This book visits contemporary British children’s and young adult (YA) fiction alongside cosmopolitanism, exploring the notion of the nation within the context of globalization, transnationalism and citizenship. By resisting globalization’s dehumanizing conflation, cosmopolitanism offers an ethical, humanitarian, and political outlook of convivial planetary community. In its pedagogical responsibility towards readers who will become future citizens, contemporary children’s and YA fiction seeks to interrogate and dismantle modes of difference and instead provide aspirational models of empathetic world citizenship. McCulloch discusses texts such as J.K. Rowling’s Harry Potter series, Jackie Kay’s Strawgirl, Theresa Breslin’s Divided City, Gillian Cross’s Where I Belong, Kerry Drewery’s A Brighter Fear, Saci Lloyd’s Momentum, and Julie Bertagna’s Exodus trilogy. This book addresses ways in which children’s and YA fiction imagines not only the nation but the world beyond, seeking to disrupt binary divisions through a cosmopolitical outlook. The writers discussed envision British society’s position and role within a global arena of wide-ranging topical issues, including global conflicts, gender, racial politics, ecology, and climate change. Contemporary children’s fiction has matured by depicting characters who face uncertainty just as the world itself experiences an uncertain future of global risks, such as environmental threats and terrorism. The volume will be of significant interest to the fields of children’s literature, YA fiction, contemporary fiction, cosmopolitanism, ecofeminism, gender theory, and British and Scottish literature.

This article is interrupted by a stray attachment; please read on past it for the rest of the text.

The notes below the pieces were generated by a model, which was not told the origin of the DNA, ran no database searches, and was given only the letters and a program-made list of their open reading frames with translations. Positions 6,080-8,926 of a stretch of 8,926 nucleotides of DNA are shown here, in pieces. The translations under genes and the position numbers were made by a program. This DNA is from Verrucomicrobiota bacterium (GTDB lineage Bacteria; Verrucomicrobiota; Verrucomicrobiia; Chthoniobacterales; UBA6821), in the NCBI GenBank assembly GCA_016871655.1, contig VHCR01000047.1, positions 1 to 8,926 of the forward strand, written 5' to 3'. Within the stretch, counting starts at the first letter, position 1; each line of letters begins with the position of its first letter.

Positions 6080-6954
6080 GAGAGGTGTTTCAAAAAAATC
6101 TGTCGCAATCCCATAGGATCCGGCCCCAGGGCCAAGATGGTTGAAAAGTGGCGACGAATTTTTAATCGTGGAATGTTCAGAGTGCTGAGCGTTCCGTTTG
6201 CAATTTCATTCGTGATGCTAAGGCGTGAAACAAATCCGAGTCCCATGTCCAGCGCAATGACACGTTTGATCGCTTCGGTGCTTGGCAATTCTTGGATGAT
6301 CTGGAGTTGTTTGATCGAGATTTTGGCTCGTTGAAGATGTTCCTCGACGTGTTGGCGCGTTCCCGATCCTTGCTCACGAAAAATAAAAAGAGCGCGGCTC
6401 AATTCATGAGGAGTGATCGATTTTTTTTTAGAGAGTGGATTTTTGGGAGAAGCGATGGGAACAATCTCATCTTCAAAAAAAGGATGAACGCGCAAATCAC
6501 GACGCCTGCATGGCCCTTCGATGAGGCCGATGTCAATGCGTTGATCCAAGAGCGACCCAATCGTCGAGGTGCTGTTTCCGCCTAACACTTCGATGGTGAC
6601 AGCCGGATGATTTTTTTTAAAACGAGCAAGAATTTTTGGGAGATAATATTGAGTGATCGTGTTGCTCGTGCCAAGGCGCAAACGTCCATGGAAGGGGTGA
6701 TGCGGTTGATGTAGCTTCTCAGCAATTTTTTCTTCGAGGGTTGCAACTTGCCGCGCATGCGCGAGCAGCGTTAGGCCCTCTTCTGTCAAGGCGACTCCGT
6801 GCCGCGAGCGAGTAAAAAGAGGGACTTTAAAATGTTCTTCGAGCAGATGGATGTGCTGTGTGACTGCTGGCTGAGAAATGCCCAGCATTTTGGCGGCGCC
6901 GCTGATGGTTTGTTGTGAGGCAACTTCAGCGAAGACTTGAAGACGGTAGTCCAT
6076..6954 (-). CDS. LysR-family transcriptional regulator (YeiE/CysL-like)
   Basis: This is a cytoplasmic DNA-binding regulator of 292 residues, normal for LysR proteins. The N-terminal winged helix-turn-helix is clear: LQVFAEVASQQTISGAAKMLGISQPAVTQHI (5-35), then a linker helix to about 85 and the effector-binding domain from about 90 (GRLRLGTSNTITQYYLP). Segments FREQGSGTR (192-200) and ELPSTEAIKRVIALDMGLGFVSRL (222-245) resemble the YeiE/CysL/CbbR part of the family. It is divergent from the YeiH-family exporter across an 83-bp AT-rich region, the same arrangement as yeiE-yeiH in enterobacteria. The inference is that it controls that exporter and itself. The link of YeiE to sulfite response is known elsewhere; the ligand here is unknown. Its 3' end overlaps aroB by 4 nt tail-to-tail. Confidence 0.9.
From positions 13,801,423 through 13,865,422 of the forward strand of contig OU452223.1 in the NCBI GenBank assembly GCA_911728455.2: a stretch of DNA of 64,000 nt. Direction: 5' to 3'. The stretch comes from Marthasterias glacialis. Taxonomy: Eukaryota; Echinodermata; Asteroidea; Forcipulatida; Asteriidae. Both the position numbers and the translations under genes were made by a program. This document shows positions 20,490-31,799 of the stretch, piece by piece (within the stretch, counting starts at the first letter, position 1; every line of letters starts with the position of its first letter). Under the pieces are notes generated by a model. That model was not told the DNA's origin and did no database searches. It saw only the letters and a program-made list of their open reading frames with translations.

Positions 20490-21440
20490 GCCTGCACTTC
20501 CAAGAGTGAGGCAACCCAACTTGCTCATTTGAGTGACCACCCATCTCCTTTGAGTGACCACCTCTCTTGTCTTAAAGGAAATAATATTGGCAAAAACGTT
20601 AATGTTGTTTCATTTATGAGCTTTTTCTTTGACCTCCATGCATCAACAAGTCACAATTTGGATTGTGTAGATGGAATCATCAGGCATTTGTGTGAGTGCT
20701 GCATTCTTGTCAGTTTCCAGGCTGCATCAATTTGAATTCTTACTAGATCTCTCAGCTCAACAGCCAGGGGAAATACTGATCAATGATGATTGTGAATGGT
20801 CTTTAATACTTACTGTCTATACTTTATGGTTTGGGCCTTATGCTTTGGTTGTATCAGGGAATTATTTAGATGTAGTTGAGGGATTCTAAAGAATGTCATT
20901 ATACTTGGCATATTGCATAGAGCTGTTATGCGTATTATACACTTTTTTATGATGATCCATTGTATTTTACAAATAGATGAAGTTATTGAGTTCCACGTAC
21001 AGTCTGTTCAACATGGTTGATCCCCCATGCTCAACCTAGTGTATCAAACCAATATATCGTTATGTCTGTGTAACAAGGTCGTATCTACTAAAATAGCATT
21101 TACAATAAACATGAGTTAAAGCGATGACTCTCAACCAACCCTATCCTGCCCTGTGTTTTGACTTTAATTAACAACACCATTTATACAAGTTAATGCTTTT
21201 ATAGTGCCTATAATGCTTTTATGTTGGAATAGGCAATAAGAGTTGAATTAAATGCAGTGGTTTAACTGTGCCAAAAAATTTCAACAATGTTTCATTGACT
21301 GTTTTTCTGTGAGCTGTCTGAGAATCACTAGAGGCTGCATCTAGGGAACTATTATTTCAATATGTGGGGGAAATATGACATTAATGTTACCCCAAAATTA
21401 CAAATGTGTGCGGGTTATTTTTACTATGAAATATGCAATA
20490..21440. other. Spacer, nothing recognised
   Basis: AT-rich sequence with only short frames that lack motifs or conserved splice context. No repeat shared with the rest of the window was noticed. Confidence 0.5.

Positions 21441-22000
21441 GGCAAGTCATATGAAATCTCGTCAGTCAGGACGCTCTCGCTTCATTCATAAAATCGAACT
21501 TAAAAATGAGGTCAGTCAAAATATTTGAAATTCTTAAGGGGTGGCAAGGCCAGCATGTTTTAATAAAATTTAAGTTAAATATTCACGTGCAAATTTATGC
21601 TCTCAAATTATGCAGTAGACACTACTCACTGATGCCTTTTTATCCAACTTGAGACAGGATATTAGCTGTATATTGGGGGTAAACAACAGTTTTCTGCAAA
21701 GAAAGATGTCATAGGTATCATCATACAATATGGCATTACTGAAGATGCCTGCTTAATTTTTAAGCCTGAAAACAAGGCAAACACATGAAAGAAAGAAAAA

Table of Contents
Introduction 1. ‘We’re All Human, Aren’t We?’: Cosmopolitics in J.K. Rowling’s Harry Potter 2. ‘People and their Differences’: Cosmofeminism in Jackie Kay’s Strawgirl 3. ‘You Are a Team’: Reconfiguring Community in Theresa Breslin’s Divided City 4. ‘We’re all Connected’: Transnational Journeys in Gillian Cross’s Where I Belong 5. ‘Hope Amongst This Madness’: Peace Building in Kerry Drewery’s A Brighter Fear 6. ‘We Must Fight for a New Future’: Envisioning Tomorrow’s World in Saci Lloyd’s Momentum 7. ‘A New Home in the World’: Nomadic Writing and World Citizenship in Julie Bertagna’s Exodus Trilogy Conclusion
Fiona McCulloch is currently an independent scholar and was Lynn Wood Neag Distinguished Visiting Professor in British Literature at the University of Connecticut, 2015.
"Fiona McCulloch’s most recent book marks an important contribution to studies of contemporary literature for children and young adults (YA). It makes an especially timely and telling intervention in a specifically Scottish critical landscape that has still to give proper, sustained attention to the rich and diverse modes of writing which it encompasses. In making a highly per-suasive, compelling, and densely argued case for the ethical relevance and reach of this body of work, McCulloch’s is surely the study that can redress that limitation."
- Sarah Dunnigan, University of Edinburgh, Scottish Literary Review